Within such broad definitions, many of us could possibly be considered to be cyborgs. How many of us have, or know someone who has an artificial limb, a cochlear implant, or an artificial heart valve? One might imagine something more futuristic than a pacemaker in their vision of half-human, half-robot - maybe more along the lines of the exoskeletons in development that allow previously-paralyzed people full motion again.
Science is so cool.
The examples above are alterations that were conceived and designed with certain utilitarian (rather than aesthetic) goals in mind - replacement of function, extension of life. But humans being curious have, inevitably, stretched beyond these outcomes. Before reading up for this post, I never knew about “body hackers” and “bio hackers”, but there exists a whole community that explores ways to improve quality of life and even the limits of our original senses and processes. For example, these hackers have self-modified their bodies by:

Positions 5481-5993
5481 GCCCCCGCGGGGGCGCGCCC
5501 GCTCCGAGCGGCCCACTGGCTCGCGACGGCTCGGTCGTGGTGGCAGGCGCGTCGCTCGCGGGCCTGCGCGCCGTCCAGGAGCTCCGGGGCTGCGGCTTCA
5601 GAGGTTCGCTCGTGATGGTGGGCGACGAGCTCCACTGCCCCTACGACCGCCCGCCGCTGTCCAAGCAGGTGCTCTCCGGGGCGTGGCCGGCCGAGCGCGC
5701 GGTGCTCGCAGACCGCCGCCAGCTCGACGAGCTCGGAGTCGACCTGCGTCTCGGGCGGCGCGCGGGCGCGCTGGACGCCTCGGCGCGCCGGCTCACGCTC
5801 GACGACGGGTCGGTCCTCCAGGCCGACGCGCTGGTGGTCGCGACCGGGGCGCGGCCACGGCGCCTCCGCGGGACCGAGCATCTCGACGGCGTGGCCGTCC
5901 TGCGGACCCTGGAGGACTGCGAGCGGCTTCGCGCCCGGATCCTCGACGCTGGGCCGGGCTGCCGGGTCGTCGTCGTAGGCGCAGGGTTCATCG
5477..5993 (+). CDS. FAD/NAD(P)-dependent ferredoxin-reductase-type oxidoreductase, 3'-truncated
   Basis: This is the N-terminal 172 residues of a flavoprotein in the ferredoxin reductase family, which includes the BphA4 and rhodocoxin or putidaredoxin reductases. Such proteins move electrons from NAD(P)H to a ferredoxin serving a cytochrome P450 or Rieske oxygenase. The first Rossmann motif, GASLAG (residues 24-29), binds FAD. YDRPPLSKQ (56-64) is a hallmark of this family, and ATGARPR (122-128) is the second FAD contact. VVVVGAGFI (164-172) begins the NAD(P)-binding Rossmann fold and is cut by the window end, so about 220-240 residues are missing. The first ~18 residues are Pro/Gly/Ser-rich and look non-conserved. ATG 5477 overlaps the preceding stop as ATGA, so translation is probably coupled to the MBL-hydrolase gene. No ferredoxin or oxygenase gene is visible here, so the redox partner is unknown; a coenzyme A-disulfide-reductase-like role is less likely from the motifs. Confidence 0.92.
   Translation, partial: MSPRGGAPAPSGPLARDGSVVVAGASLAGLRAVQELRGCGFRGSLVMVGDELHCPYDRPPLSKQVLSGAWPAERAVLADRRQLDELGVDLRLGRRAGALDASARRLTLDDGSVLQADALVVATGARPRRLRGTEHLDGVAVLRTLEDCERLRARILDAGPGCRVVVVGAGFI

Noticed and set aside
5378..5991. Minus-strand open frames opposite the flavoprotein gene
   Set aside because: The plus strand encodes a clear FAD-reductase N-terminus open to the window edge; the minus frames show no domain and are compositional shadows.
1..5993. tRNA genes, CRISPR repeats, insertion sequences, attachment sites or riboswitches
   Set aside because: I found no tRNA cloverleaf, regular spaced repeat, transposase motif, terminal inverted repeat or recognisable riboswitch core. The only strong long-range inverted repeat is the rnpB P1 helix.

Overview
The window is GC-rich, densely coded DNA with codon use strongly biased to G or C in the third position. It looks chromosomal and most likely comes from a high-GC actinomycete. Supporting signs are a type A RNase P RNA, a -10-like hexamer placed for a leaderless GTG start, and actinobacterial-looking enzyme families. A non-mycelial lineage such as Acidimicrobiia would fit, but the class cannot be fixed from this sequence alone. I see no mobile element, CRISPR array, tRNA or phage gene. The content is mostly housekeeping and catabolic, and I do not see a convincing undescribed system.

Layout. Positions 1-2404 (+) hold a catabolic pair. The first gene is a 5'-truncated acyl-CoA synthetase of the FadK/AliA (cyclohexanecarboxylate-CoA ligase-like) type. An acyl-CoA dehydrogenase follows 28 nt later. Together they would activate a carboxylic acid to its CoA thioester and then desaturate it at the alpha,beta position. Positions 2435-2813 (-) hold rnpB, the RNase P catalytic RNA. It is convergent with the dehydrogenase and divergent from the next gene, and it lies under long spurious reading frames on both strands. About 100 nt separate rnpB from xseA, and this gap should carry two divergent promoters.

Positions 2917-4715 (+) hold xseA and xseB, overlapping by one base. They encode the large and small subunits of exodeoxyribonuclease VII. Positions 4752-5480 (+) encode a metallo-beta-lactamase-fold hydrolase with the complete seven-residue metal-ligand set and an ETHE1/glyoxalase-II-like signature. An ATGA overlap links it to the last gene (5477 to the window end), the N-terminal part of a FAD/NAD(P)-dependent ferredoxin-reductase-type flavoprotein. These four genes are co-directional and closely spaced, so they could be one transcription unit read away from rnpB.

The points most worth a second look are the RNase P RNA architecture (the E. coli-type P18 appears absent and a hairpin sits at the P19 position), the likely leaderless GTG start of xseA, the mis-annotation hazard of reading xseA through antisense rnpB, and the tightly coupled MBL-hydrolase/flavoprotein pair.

Implanting RFID chips under the skin in their hands, so they can enter rooms without needing a key for the lock, or a flick of a lightswitch.
Installing an antenna in their heads like a Snork, so they can now listen to colours.
Growing an ear on an arm that can be linked to the WiFi, so people on the Internet can listen to the sounds in their local environment.
Scarier still is the mentality that we don’t need proper scientific expertise or studies to verify the quality of possible modifications: